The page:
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Access to sites slashed in clearout on Internet scams in Malaysia

Malaysian government authorities have recently embarked on a series of crackdowns on cyber scams, blocking access to six illegal investment websites and raiding the offices of an Internet firm in Kuala Lumpur, the nation’s capital.

The local daily STAR recently reported that the Securities Commission (SC) had identified six websites under close scrutiny: www.abbfund.com or www.abfund.us, www.cfdventure.com, www.swedenfund.com, www.uebond.com, www.esuissefund.com or www.efmf.com.pa and www.ecashfinance.com.

To further address and eliminate this alarming “syndrome”, SC will work with Bank Negara, the Malaysian Communications Multimedia Commission and CyberSecurity Malaysia to track, identify and block access to websites promoting investment scams. Stringent measures will be enforced to fight illegal investment activities, including enforcement actions against operators and agents of illegal investment websites. This large-scale operation will consequently result in more scam websites being blocked. So far, the SC has identified some sixty websites that are involved in illegal cyber investments.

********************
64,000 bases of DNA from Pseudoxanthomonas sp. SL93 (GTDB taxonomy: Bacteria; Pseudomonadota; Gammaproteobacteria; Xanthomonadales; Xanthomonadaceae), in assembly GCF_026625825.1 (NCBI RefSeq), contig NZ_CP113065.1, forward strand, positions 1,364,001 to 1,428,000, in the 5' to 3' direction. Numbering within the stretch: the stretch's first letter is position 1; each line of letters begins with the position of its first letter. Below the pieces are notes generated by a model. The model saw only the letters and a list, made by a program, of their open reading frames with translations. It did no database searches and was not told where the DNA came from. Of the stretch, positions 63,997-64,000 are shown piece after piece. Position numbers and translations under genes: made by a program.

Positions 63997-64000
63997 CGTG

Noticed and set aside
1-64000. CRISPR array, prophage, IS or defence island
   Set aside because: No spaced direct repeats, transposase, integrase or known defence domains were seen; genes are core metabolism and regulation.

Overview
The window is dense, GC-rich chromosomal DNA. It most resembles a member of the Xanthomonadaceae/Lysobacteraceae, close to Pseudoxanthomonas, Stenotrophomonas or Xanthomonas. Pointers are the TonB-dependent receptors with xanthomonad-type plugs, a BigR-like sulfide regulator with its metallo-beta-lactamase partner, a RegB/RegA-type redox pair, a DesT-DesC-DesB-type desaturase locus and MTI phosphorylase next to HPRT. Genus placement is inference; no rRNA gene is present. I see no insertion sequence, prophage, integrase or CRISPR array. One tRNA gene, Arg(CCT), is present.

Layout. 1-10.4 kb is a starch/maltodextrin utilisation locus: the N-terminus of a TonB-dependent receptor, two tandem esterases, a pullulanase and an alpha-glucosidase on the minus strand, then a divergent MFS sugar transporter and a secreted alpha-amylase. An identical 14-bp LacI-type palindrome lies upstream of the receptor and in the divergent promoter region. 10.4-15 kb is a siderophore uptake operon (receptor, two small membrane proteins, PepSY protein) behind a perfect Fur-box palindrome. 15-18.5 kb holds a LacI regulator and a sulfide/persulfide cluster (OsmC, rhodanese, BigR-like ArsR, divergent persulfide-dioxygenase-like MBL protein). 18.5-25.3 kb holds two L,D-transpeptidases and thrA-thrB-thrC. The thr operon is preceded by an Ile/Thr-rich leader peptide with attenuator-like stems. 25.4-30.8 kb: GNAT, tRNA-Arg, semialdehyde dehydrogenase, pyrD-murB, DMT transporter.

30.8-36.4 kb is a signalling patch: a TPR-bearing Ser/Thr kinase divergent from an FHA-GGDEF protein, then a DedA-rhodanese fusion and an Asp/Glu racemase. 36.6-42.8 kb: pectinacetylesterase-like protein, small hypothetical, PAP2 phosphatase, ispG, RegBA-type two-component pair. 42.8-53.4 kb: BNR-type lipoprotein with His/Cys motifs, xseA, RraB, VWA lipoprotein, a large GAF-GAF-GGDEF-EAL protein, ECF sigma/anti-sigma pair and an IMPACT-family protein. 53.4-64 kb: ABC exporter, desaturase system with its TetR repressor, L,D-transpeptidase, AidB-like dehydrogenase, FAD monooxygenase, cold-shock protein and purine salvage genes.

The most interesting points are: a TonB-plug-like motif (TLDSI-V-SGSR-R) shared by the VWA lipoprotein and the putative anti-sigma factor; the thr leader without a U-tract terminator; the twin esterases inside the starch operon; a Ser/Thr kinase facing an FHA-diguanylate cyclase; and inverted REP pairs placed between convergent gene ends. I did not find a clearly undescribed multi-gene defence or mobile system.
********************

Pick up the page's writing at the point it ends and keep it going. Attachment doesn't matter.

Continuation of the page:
This “money making phenomena” has recently rocked the nation where thousands of Malaysians were believed to have lost several million ringgit in an “investment” scheme known as buy-e-barrel, which closed down abruptly. The scheme offered daily interest of between 2% and 3% for an investment of between US$100 (RM345) and US$2,000 (RM6,900).

Last year, certain prominent personalities and “Datuks” were placed under remand to assist in investigations into a get-rich-quick scheme that allegedly promised enormous returns for a minimum investment.

The alleged scam, aptly referred to as “SwissCash” claimed that investors’ funds were “diverted” to business concerns, ranging from oil exploration to shipping and agriculture in the Caribbean.

Investors were required to pay a registration fee of US$30 (RM103.50) to join the scheme, which allegedly offered huge returns for a minimum investment of US$100.

Investors who are still participating in such illegal ventures have been reminded to pull out their investments and cease their accounts immediately as they would not be able to access their accounts once the websites are blocked.

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